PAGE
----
Caroline Armstrong texted me this morning to say the floating bridge to Coney Island has been taken out. Here’s what it looked like from the Waterside dining room at the Clarion Inn.
This is a significant Sign of Spring, because the city removes the footbridge when the waterway is otherwise open from downtown Kenora through to Devil’s Gap.
This morning I departed from the Kenora airport without passengers, so I seized the opportunity to fly west to look at Clearwater Bay before turning on course.
You can click on any of today’s pictures to see a full-screen, zoomable version.
I’ll start with my standard shot of Rat Portage Bay and Safety Bay.
The only ice visible anywhere near the Kenora Harbourfront is that little patch by Gun Club Island, seen here in the distance above the windshield wiper arm.
We climbed westward, following the Trans-Canada past Woodlake Marine.
In this photo, White Partridge Bay is tucked in by the aircraft nose and wiper. Above the centre of the picture is the ice of Clearwater Bay, with Shoal Lake on the horizon.
This is as far west as we went, with the aircraft coming up on Corkscrew Island. Clearwater, at the right, is mostly ice-covered, but the shorelines are opening up. Zoom in for a look at Deception Bay, near the blurred propeller blade, or Woodchuck Bay, beyond Deception; they’re both open. At the left, by the wipers, Ptarmigan Bay is frozen all the way to Copper Island and Victoria Island.
As we began our turn on course, we got our best look at Shoal Lake.
Off the nose of the King Air are Echo Bay and Rush Bay; both are open, but if you zoom in, you can see a little floating ice pan on Rush Bay. Shoal Lake is top centre, and the ice isn’t covering the whole lake any more. North of Cash Island, Shoal Lake is open. Clytie Bay is partly open. Zoom in and look for the three finger-like points on Clytie’s north west shore; there’s ice to the south of them, and also on Bag Bay, next door.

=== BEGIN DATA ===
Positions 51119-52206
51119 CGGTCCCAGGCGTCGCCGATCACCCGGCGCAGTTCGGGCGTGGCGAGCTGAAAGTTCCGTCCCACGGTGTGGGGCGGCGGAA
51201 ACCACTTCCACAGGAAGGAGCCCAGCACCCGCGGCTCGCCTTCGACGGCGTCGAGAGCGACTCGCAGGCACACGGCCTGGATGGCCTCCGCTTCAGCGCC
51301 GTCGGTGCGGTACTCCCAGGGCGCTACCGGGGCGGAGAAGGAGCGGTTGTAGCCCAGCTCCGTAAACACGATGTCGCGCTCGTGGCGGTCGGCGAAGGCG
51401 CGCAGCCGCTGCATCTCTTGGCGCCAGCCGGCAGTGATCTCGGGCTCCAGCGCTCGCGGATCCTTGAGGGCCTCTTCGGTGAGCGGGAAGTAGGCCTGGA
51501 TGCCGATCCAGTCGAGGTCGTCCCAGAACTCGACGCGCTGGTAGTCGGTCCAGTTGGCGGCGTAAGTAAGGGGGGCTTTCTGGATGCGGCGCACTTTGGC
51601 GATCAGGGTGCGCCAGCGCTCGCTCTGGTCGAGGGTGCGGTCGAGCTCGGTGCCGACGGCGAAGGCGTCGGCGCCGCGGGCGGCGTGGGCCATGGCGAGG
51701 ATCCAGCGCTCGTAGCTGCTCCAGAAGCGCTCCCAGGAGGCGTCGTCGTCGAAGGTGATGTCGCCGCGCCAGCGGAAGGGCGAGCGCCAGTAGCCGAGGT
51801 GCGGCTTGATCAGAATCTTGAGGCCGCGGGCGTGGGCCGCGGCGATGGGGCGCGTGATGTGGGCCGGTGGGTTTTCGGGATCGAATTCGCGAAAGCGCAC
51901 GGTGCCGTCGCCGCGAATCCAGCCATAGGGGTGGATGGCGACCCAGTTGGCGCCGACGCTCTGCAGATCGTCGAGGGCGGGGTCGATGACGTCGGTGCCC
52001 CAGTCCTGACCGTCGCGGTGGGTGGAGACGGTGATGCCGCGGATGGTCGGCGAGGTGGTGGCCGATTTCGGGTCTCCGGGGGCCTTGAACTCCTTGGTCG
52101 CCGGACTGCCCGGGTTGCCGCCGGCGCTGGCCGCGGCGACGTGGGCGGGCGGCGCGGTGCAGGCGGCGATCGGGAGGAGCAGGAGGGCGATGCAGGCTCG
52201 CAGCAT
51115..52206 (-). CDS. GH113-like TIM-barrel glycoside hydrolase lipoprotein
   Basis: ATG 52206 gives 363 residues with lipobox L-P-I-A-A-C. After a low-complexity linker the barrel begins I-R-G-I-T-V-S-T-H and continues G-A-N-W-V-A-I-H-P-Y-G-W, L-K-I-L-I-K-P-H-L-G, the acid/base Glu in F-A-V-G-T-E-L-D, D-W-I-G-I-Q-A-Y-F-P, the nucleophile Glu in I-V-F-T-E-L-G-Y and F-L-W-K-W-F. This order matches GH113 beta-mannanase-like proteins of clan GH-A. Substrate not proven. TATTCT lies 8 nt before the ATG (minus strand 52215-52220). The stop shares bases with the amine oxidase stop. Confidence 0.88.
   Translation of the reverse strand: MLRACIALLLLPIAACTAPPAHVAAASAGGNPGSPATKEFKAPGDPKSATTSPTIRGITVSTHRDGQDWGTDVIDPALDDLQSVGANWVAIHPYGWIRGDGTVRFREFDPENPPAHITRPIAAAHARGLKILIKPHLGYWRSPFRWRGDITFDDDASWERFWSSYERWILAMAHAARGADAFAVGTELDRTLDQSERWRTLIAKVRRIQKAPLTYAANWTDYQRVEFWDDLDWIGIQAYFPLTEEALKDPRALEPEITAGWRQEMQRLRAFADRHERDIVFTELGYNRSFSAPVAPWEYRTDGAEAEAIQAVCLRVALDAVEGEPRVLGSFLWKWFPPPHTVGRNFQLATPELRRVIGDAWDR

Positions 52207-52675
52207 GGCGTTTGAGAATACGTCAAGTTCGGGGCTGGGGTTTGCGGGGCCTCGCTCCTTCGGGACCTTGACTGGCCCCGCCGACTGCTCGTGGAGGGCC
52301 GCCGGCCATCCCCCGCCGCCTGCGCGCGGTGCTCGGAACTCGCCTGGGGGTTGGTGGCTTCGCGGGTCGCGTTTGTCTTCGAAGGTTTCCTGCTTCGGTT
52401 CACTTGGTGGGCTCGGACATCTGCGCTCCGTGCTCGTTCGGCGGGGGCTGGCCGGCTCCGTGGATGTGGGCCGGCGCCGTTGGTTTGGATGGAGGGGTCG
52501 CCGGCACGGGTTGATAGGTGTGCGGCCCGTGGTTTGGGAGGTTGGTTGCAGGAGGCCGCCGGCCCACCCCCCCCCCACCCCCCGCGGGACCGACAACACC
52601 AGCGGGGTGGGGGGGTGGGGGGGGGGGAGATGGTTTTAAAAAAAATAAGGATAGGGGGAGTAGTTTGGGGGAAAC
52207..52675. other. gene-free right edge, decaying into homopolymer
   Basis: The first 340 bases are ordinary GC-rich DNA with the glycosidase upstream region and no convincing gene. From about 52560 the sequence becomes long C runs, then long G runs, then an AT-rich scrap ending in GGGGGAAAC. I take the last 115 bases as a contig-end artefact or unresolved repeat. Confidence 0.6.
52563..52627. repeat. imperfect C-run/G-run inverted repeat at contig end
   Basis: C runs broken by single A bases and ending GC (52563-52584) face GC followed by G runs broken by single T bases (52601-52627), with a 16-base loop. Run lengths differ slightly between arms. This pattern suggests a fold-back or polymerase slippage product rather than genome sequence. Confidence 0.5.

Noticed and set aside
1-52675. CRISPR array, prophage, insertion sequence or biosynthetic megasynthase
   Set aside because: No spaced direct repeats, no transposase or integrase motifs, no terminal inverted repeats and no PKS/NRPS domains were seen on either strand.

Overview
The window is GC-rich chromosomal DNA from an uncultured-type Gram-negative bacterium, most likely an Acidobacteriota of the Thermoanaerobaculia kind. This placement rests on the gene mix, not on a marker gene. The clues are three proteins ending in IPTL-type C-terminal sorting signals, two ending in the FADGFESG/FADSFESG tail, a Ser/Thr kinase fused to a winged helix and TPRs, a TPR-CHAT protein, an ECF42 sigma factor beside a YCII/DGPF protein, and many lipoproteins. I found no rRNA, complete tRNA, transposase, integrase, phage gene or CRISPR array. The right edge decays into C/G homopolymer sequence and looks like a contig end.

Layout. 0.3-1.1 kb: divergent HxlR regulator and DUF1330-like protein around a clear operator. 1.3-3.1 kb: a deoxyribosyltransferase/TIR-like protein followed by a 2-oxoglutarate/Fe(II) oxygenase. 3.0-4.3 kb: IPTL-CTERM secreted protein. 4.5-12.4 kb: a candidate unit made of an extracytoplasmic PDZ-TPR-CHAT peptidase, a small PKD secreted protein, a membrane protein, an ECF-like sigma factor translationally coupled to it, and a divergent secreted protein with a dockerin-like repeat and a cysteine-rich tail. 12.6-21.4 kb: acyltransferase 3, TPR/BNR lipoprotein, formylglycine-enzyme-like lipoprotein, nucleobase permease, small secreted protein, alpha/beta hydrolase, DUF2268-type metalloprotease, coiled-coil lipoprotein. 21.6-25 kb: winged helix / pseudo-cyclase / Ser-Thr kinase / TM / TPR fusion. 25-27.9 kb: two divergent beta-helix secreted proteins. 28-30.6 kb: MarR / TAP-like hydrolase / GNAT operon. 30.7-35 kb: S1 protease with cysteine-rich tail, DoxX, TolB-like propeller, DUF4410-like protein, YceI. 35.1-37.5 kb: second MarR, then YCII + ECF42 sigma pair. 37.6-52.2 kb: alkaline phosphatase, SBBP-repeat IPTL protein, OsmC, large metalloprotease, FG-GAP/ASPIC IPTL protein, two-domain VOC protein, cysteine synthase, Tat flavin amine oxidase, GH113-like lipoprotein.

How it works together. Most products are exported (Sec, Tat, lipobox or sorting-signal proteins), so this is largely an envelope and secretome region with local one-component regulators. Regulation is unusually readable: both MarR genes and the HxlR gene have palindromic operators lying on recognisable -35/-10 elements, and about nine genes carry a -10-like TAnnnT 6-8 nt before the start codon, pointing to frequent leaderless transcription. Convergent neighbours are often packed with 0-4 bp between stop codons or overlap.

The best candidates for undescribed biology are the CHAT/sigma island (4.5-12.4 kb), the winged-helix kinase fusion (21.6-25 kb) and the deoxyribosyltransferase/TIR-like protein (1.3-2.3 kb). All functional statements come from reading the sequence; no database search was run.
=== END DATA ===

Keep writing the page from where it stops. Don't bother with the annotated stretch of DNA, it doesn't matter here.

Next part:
We turned east to look at the Barrier Islands.
In this picture, the nose of the plane is on the Western Peninsula, with the Barrier Islands leading left. The big patch of water has spread out from The Elbow, between Mather Island and Allie Island. However, in this northern part of Lake of the Woods, there’s still more ice than open water. Whisky Island is at the left, partly chopped off at the edge of the frame.
We didn’t travel towards Sioux Narrows, but I did aim the camera south east.
This picture is centred roughly between Shore Island (half surrounded by water) and Ferrier Island (iced in). Beyond them you can see Long Bay stretching off to the left. It’s mostly open, although Yellow Girl Bay is still full of ice. At the top centre is Whitefish Bay, which is almost all ice.
That covers it for this morning’s pictures. I did take a couple on the way home. Yesterday’s pictures of Dryden weren’t very clear, so here’s a better shot of Wabigoon Lake.
As we approached Kenora, I was on the lookout for any significant developments, but it had only been about ten hours, and there really wasn’t much change.
So I’ll finish where I started, in downtown Kenora. Here’s a picture of where the bridge is not seen.
As you can see, although there are some remnants of ice road floating in Rat Portage Bay, just above the wing tip, the water’s open all the way to Devil’s Gap now.
Let the boating begin. Don’t forget to check your safety equipment.